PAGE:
Myth#4 Bitcoin is not backed by anything
This is the critique of Bitcoin I easily hear the most. While Bitcoin was designed as a P2P e-cash, it is true that it does not have the backing of a government, central bank, or FDIC insurance. Frankly, this is the beauty of Bitcoin because no central party can unilaterally print endless money, devaluing its own currency like central banks have done in trillions this year to combat COVID. This point notwithstanding, the only true value of money is the trust its users place in it.
Bitcoin is backed by an equal trust as well, but in a completely different sense. Bitcoin and its value are primarily backed by two sources we can trust: Mathematical code and the billions of capital poured into Bitcoin mining to support and secure the networkAs Bitcoin is the world’s hardest form of money, meaning it is impossible for any party to unilaterally print more of it, unlike fiat, it is a highly trusted form of global money. Backed by the billions spent on operational and capital expenditures to maintain the network by decentralized Bitcoin mining groups, Bitcoin is a more trusted alternative form of money for millions around the world.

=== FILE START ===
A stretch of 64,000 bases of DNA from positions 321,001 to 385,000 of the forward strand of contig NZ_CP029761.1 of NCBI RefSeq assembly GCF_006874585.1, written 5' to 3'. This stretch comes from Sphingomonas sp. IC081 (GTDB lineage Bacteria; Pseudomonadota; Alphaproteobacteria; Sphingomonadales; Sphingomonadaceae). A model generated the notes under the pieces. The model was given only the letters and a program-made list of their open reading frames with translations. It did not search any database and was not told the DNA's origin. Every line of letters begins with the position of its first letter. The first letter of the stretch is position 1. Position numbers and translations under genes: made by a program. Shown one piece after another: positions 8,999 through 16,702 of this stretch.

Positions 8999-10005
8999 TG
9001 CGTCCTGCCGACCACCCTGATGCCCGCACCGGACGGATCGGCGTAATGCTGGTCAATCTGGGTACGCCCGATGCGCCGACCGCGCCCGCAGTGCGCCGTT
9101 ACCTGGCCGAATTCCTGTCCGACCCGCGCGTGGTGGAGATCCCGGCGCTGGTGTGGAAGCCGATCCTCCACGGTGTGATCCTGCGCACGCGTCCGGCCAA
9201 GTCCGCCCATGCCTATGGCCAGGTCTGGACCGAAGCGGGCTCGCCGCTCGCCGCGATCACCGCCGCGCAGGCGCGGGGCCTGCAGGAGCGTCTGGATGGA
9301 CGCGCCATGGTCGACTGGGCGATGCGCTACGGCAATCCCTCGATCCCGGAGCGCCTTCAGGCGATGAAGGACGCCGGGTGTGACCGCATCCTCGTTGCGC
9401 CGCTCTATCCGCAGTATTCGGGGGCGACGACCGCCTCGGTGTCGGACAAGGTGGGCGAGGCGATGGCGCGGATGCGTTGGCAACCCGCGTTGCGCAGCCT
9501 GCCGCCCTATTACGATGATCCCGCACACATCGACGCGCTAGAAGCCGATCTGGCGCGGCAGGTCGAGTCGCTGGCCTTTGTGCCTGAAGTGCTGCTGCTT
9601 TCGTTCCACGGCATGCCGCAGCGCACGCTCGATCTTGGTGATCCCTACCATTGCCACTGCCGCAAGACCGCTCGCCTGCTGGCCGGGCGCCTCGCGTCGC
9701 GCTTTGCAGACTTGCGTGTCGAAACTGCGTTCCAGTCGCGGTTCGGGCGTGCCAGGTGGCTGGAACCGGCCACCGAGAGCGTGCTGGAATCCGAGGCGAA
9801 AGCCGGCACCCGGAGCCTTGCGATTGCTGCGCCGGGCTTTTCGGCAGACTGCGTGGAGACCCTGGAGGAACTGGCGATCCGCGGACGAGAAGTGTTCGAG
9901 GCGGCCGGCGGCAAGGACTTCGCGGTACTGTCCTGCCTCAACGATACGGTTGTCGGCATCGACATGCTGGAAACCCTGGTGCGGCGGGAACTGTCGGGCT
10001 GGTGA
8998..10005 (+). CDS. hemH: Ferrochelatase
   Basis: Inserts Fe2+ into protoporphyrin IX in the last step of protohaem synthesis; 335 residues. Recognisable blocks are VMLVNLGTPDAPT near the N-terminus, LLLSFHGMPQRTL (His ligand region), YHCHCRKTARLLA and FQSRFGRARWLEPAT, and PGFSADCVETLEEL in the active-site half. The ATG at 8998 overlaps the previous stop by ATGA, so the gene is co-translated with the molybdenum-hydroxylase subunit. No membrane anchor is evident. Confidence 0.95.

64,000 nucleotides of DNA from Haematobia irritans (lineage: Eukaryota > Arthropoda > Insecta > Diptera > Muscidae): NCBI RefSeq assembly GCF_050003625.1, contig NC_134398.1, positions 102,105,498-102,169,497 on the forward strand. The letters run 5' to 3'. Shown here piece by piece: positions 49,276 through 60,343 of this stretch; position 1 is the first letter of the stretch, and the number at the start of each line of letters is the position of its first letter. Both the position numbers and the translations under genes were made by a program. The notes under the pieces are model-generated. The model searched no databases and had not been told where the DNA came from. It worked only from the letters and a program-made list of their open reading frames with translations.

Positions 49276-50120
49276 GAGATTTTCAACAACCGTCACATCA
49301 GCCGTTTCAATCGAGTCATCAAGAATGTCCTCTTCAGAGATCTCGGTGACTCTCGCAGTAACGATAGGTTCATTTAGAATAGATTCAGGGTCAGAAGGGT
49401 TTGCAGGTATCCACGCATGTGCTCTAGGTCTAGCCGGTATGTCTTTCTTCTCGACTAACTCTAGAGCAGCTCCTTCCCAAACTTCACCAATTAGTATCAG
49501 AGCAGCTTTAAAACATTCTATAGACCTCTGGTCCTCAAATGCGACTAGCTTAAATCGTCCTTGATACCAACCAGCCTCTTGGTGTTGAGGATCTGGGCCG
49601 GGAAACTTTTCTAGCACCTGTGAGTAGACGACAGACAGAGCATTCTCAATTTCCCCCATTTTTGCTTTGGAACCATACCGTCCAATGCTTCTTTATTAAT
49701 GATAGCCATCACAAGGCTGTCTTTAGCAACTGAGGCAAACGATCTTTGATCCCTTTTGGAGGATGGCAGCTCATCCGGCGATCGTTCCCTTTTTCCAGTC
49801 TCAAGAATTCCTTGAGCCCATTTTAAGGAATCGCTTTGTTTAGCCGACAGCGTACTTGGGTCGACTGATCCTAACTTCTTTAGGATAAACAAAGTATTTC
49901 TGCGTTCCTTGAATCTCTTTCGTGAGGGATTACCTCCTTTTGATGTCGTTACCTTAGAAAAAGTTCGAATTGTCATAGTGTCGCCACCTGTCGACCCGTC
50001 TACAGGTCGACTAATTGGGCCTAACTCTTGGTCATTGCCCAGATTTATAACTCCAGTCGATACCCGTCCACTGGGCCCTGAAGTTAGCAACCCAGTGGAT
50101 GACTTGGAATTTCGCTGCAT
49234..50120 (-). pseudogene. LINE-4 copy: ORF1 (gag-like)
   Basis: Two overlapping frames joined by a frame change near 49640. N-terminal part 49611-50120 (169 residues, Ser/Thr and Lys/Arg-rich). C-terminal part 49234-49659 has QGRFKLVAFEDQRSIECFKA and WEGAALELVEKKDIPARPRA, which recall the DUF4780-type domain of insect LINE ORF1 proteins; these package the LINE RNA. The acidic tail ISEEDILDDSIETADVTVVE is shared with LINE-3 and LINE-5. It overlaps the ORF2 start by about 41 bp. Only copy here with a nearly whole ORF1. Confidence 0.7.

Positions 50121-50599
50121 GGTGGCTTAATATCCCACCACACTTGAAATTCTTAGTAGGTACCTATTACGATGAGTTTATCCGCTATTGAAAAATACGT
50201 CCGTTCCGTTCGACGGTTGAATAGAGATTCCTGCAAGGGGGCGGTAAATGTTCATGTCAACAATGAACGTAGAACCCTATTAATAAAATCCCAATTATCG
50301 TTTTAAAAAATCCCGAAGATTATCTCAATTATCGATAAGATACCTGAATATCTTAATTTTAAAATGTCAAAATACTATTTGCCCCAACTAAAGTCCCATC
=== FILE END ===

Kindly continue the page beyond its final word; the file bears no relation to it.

Myth#5 Cryptocurrency Doesn’t Have Any Real Money Value To Them
This is perhaps the biggest myth about cryptocurrencies since there is no material asset that is backing them. However, the people who trade in cryptocurrencies believe in the inherent value of it, which has been supporting the system since 2008.
As long as there are people who believe in and understand the value of cryptocurrencies, they are here to stay.
Myth#6 They Are Illegal Forms of Digital Money